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At the intersection of food, soil, climate, farming and water.

State Legislative Update

The state budget still has a long way to go before it’s a done deal, but many of our priorities have already gone through the legislature’s Joint Finance Committee, the committee responsible for making most of the changes to the Governor’s proposed budget. So how did our priorities do?

Let’s start off with the good news: the Buy Local Buy Wisconsin grant program was restored! A huge THANK YOU goes out to everyone who called or wrote their legislators in defense of this exemplary program. Because of you, the Joint Finance Committee recommended restoring $400,000 in grant funds to the program after Governor Walker proposed eliminating it. With a trail of successful projects and a proven track record of economic development, the grant funding was reinstated with overwhelming bipartisan support.

Looking at farmland preservation, here’s the good, the bad and the ugly on the Working Lands Initiative. The good news is that the committee votes to keep the PACE (Purchase of Agricultural Conservation Easements) program on the books and pay the 16 existing contracts still in limbo from last year. The bad news is that those contracts will be paid through a raid on DNR’s stewardship fund, and the committee didn’t provide any way to fund the PACE program in the future: they didn’t support the conversion fees or the bonding authority. The ugly is that the committee called for an evaluation of the program to see if “a replacement program that would be less costly and more efficient for preserving farmland.” For those of us who understand the importance of farmland preservation, we will need to keep beating the drum so that our elected officials will eventually understand, too.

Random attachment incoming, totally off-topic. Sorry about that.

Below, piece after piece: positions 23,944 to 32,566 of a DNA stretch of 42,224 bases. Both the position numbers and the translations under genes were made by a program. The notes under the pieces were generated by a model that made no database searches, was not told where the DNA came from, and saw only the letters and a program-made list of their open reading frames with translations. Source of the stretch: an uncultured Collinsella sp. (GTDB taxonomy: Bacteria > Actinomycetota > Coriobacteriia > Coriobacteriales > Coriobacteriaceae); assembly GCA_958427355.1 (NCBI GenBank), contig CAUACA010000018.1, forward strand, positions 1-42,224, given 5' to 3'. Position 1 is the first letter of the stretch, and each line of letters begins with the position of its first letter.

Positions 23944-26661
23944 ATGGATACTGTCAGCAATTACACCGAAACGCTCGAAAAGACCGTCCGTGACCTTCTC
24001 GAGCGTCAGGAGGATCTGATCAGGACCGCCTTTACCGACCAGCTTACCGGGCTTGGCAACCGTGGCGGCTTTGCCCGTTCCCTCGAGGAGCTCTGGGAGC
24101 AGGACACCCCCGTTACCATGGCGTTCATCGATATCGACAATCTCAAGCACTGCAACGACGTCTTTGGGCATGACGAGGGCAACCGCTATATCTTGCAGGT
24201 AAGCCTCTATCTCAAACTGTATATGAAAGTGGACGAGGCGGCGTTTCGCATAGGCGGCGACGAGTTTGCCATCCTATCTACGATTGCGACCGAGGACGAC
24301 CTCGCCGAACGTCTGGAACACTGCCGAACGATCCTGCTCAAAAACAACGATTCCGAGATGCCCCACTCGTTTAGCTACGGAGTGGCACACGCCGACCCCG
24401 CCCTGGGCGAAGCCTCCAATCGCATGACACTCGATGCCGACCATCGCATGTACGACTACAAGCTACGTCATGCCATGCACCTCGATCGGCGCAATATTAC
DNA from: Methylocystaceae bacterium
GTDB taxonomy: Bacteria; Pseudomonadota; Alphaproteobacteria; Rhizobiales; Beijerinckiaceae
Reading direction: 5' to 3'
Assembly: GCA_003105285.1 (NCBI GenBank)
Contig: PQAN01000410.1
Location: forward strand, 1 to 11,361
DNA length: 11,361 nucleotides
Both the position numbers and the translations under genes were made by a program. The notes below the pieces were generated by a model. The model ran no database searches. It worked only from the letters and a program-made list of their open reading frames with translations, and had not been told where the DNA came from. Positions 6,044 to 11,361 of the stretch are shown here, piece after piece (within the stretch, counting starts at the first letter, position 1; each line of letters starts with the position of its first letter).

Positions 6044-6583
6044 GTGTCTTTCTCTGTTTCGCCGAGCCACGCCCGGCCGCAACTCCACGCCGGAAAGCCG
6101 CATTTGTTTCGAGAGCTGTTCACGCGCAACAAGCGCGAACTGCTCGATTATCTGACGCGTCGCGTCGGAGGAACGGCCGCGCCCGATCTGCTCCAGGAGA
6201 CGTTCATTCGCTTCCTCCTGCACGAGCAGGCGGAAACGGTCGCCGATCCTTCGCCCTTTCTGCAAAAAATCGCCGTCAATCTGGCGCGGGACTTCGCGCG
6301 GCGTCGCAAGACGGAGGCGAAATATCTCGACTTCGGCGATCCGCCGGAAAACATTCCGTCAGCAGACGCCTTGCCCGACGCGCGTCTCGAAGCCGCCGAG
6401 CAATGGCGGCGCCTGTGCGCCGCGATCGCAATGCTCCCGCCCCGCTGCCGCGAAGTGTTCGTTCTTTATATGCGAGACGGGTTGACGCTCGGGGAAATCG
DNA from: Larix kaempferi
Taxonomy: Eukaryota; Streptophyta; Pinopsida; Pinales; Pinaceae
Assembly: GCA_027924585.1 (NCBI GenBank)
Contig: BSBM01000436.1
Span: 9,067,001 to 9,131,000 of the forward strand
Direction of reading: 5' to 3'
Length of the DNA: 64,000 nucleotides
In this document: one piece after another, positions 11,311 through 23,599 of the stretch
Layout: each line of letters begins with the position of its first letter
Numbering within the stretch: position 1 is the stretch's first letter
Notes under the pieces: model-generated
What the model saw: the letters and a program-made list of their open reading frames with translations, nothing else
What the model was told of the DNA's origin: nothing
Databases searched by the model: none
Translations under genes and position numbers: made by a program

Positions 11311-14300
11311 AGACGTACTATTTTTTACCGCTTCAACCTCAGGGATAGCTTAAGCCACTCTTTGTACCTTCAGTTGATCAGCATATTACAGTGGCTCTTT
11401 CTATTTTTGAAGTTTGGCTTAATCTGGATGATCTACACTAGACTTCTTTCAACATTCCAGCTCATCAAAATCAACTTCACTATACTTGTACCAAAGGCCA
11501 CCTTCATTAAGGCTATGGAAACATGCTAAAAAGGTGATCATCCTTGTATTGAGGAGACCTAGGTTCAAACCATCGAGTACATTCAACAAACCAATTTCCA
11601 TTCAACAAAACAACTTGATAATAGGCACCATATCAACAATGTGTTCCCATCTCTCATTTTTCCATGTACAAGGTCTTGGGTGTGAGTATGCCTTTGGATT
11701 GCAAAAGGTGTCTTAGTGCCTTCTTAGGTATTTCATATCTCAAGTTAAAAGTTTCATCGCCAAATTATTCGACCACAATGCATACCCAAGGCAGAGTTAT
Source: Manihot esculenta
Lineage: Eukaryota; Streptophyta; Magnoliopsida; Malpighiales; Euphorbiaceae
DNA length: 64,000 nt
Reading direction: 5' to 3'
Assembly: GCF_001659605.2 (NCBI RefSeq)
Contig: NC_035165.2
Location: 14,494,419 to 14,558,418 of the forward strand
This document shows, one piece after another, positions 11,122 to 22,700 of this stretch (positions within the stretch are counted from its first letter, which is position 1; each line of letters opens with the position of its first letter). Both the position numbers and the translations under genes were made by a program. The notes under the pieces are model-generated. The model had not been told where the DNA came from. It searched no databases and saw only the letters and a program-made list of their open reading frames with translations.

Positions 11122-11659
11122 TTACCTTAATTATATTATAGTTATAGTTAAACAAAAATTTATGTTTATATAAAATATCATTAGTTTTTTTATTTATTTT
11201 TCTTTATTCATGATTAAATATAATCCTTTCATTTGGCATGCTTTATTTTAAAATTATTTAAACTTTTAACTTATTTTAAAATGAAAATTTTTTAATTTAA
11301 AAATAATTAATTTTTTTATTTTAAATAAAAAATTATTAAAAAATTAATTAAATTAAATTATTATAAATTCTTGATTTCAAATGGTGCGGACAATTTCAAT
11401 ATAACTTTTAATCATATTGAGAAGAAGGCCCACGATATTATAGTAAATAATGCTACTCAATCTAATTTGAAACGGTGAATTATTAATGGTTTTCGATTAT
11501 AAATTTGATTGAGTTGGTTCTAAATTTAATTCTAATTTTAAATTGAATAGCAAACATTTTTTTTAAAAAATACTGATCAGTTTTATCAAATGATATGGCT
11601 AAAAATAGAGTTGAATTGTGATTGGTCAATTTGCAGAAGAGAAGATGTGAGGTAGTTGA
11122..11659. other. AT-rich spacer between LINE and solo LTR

Finally, no great news for the new Farm to School program. This program was created last year, but no funding has been allocated to the program yet. The Wisconsin Department of Agriculture, Trade and Consumer Protection is looking at ways to help connect farmers with this dependable market right in their communities, and Michael Fields is happy to work with the Department and others to help move Farm to School ahead in Wisconsin. At the same time, we are committed to demonstrating to the legislature the economic and health benefits of Farm to School, and we hope in future years legislators will see this is a wise investment of state funding.